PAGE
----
Scotland's secret military ranges revealed in new photo series

The vast, secret spaces of Scotland’s military training ranges have been revealed in a new photo collection.

Wrecks of Cold War era Centurion tanks are among finds made in Scotland's secret militarised landscape by photographer Alex Boyd. PIC: Alex Boyd.

Photographer Alex Boyd has travelled hundreds of miles, from the remote bombing ranges of Cape Wrath to the site of a village in Dumfries and Galloway evacuated during World War Two to make way for training soldiers, to record these militarised stretches of countryside.

Boyd ventured deep into sites held by Military of Defence, one of Scotland’s largest landowners, to illuminate the sites.

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He said as he crossed the land – often concealed behind red warning flags – he came across relics from a century of conflict from World War One through to the Cold War, Bosnia, Northern Ireland, and the recent failed campaign in Afghanistan.

Traces of recent conflict training at Tain Air Weapons Range with these dummy insurgents found lying in a ditch. PIC: Alex Boyd.

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Rusting tanks, spent bullets, fake villages and dummies of insurgents were among the traces of a country training for war.

Boyd said: “There is another Scotland, one often hidden behind red warning flags, one that has long interested me.

“Our military landscapes are fascinating environments, where alongside the bullets, the scars of bombing and the machines of warfare, we also have some of the most unspoilt landscapes in Europe."

A fake village used in military training at Tain Air Weapons Rage. PIC: Alex Boyd.

He said the military presence protected the landscapes from further development, with the sites becoming places of conservation, as well as destruction. The Tain Air Weapons Range contains one of the largest preserved dune systems in the UK.

Boyd said: “They don’t always get it right however. In the south of Scotland I’ve seen an iron age hillfort turned into a Cold War tank firing position, the remains of Abbey Burn Foot ,a village cleared of its inhabitants during wartime, and signs warning about the dangers of contamination from depleted uranium.” he said.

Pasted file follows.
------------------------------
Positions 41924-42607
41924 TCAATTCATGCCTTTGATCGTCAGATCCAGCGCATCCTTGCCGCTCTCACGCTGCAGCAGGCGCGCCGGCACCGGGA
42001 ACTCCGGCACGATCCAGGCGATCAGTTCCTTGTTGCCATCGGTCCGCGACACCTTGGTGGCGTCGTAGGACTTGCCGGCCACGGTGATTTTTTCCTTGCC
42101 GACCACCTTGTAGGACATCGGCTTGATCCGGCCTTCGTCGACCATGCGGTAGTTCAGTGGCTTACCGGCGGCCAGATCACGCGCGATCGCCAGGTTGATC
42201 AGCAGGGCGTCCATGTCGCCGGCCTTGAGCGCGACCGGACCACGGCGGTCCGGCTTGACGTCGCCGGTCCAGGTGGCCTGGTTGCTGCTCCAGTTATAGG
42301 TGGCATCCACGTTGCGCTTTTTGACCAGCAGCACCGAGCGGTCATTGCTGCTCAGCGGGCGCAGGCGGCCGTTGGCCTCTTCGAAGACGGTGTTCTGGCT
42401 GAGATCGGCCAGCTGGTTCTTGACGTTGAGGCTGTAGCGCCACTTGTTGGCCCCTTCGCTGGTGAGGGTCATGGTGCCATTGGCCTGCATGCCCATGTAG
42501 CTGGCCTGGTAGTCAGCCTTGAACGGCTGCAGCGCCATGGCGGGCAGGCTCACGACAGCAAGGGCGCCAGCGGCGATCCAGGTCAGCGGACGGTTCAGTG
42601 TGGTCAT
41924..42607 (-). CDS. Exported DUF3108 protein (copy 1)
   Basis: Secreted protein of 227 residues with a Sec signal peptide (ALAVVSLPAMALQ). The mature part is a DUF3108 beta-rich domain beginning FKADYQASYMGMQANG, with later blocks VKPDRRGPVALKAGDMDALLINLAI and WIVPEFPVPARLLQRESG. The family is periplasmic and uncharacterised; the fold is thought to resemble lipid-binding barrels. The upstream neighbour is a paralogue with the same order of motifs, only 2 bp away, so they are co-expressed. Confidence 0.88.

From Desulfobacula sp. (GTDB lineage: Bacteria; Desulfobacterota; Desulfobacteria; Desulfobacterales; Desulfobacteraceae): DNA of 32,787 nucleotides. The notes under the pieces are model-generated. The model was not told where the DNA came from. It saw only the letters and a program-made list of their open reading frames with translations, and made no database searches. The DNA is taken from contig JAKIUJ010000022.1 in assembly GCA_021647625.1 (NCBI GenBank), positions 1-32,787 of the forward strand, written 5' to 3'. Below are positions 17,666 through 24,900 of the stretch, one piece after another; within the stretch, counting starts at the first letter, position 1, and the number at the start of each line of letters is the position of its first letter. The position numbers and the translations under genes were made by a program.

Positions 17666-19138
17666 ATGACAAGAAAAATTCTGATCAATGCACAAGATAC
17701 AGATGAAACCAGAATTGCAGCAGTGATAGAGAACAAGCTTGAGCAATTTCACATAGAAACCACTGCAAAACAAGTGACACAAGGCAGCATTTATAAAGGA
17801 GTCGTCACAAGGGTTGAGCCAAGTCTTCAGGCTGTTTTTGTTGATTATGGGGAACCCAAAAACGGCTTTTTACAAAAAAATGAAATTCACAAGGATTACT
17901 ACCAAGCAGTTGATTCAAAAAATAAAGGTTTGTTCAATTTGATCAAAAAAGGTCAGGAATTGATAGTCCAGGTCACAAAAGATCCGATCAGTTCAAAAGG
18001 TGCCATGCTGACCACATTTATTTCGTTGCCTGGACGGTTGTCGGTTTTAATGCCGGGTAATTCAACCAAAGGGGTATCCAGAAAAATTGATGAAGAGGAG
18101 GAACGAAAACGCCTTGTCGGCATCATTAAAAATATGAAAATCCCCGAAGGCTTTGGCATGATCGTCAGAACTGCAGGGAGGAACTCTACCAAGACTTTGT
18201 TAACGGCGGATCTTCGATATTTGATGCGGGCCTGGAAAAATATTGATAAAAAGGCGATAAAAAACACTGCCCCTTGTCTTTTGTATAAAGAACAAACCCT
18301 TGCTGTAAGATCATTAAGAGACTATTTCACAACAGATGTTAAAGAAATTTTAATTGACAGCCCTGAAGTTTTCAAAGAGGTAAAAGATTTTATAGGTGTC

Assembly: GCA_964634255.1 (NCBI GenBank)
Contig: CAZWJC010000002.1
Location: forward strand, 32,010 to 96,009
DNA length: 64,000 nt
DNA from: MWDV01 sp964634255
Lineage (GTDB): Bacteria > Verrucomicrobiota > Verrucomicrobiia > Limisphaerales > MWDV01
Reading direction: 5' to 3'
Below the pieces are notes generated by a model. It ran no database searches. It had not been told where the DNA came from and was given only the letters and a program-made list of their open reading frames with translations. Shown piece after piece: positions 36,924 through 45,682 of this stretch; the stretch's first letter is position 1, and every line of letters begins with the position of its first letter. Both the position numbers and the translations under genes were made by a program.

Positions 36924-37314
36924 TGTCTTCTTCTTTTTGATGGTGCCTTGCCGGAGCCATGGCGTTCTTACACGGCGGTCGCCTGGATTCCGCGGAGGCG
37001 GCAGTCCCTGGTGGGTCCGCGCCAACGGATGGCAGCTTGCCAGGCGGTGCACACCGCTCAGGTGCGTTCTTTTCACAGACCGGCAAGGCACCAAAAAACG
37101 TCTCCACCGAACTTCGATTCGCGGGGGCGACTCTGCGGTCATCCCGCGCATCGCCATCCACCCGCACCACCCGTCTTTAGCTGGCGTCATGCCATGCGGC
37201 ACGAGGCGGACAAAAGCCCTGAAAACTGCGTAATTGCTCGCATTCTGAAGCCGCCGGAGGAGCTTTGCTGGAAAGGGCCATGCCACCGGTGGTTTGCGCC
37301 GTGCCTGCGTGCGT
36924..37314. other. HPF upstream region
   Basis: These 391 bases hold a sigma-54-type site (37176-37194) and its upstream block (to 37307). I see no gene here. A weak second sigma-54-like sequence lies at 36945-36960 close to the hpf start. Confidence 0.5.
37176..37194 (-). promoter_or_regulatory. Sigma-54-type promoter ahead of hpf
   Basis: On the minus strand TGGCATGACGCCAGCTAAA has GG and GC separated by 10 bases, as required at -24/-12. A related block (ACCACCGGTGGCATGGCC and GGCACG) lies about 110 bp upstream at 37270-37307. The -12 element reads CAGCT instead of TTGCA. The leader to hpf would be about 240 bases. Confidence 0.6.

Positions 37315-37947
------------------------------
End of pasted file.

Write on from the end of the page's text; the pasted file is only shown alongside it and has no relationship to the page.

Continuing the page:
The photographer, who has worked extensively on St Kilda, Lewis and Harris, said the view from the peak of Sgribhis-bheinn in Cape Wrath, a hill which has been bombed and shelled continuously for decades, was one he would “never forget”.

As as he stood on the peak - with sandbags at his feet from an improvised sniper position – the silhouette of Ben Loyal rose to the east, the lighthouse of Cape Wrath to the west and the hills towards Sandwood Bay to the south.

Photographer Alex Boyd found evidence of military training stretching over 100 years. PIC: Alex Boyd.

He added: "However below me was a lunar landscape - a site of utter devastation – thousands of shell craters made by warships, bombers and mortars. Yet even here, among the twisted shrapnel and unexploded shells was life – countless red deer sheltering alongside the remains of charred armoured vehicles."

The images now form Boyd’s latest exhibition, Tir an Airm (Land of the Military), which will go on show in Edinburgh later this month.

The photographer worked with the MoD to gain access to a number of sites, with the exhibition using still and drone photography to reveal “the complex and largely unknown” militarised landscapes of Scotland.

The show also features the work of invited artist Mhairi Killin RSA, who will show work from her series 'Fata Morgana', which explores drone warfare testing in the Outer Hebrides.

The gunnery target of Sgribhis Bheinn in Cape Wrath. PIC: Alex Boyd.

Tir an Airm will open at Stills Gallery, Cockburn Street, Edinburgh, on September 30.

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Aerial target on moor near Fashven, near Durness., Sutherland. PIC: Alex Boyd.